The New York Times recently reported on the problems associated with poor dental hygiene in nursing homes around the country. The article centered in on an elderly nursing home resident in Virginia who had been complaining of pain in his mouth but was not sent to the dentist for treatment, even despite that he had dental insurance. Once his daughter finally demanded he be sent to the dentist it was discovered that his tooth had broken in two and a piece of the broken tooth had lodged in the roof of his mouth.
The article suggests that dental hygiene in nursing homes is seriously lacking for a number of reasons. One is that aides don’t have time to deal with oral care given the number of residents and other tasks they are swamped with. Another is that residents who suffer from diseases like dementia are often resistant to oral care.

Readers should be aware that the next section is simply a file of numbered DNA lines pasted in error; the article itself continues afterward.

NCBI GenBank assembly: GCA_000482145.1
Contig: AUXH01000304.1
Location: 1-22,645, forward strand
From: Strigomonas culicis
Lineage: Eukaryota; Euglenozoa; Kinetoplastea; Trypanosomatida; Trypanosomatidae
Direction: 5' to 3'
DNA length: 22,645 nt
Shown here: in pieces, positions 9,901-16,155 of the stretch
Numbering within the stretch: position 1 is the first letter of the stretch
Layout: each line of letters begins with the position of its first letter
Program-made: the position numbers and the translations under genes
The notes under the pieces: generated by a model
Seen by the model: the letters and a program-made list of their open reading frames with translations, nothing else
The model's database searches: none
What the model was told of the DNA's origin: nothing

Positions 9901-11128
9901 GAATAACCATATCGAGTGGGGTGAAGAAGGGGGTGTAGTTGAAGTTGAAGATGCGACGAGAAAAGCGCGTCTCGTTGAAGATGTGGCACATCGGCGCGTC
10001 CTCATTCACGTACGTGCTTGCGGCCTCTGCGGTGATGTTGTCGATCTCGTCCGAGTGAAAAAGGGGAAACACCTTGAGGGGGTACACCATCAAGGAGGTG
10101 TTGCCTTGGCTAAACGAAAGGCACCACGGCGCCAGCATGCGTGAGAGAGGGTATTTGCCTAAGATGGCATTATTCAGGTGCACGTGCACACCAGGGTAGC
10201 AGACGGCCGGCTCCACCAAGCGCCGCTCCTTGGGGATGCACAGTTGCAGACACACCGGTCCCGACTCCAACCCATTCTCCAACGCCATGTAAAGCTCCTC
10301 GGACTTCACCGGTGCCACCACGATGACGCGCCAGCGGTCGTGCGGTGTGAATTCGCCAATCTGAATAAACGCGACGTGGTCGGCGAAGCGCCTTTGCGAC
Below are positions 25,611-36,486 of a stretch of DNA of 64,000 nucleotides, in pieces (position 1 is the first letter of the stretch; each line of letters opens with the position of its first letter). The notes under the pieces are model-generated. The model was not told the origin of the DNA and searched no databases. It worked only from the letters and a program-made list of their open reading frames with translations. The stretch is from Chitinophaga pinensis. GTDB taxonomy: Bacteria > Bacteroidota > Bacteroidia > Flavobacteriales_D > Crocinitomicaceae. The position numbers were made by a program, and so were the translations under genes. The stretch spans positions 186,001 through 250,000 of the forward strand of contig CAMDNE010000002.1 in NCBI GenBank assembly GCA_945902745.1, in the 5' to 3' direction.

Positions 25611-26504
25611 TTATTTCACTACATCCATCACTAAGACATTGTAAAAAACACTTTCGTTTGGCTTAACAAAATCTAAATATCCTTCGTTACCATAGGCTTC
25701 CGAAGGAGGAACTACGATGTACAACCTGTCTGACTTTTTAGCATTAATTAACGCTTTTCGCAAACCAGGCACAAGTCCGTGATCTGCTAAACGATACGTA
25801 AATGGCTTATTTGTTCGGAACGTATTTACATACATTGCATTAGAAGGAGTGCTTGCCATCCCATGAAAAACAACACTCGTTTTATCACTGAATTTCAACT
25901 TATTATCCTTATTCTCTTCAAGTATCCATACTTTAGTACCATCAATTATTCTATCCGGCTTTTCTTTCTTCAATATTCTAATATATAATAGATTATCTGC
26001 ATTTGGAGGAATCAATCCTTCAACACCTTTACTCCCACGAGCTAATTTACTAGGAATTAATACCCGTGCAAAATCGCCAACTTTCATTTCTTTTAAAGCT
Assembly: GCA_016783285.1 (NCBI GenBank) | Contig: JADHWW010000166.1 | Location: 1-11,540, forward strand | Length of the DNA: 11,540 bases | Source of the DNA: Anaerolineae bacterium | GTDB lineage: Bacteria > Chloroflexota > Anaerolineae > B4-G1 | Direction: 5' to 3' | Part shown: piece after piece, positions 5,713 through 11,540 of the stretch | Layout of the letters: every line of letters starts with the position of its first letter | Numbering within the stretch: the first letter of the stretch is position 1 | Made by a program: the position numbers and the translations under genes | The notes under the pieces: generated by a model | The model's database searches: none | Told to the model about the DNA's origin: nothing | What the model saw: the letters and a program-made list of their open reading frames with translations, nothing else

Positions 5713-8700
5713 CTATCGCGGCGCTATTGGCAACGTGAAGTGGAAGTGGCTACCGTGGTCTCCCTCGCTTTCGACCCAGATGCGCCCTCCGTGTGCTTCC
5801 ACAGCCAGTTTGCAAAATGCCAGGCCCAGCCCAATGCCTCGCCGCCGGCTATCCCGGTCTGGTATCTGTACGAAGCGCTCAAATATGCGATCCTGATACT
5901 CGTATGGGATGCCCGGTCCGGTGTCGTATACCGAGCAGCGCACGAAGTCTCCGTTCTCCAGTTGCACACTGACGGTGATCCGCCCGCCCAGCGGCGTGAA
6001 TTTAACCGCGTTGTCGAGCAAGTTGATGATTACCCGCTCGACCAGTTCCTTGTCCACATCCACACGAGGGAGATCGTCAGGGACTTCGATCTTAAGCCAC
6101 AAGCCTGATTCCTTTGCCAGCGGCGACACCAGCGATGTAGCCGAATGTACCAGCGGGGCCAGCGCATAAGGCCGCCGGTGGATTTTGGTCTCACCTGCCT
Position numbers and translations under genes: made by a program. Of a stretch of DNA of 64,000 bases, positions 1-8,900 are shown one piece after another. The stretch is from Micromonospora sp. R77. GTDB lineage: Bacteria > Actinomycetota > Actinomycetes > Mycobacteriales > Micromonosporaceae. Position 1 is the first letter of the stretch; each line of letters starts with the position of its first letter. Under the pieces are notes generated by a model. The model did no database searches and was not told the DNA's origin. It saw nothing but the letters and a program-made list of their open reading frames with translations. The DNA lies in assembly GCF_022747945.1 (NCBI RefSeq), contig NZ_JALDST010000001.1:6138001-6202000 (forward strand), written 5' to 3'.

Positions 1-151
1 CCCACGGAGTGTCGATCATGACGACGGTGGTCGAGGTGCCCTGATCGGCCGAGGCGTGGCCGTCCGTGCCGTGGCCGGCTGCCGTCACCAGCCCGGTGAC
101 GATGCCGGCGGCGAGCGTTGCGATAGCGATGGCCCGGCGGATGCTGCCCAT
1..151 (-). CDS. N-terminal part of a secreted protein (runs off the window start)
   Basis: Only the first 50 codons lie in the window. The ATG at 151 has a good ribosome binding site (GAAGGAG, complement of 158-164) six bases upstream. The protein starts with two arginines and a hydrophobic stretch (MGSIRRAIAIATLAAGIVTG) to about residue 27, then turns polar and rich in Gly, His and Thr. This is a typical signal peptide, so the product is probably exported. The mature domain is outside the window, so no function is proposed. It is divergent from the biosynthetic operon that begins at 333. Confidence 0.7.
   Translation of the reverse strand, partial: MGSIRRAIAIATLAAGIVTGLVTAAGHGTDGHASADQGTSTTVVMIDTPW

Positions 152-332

Neglect in oral hygiene, according to the article, may be even more serious than at first imagined. New studies are suggesting that there is a correlation between poor oral hygiene and pneumonia, which is a leading killer of elderly nursing home residents.
To read the article and learn more about the study, click on Catherine Saint Louis’s article in the New York Times here: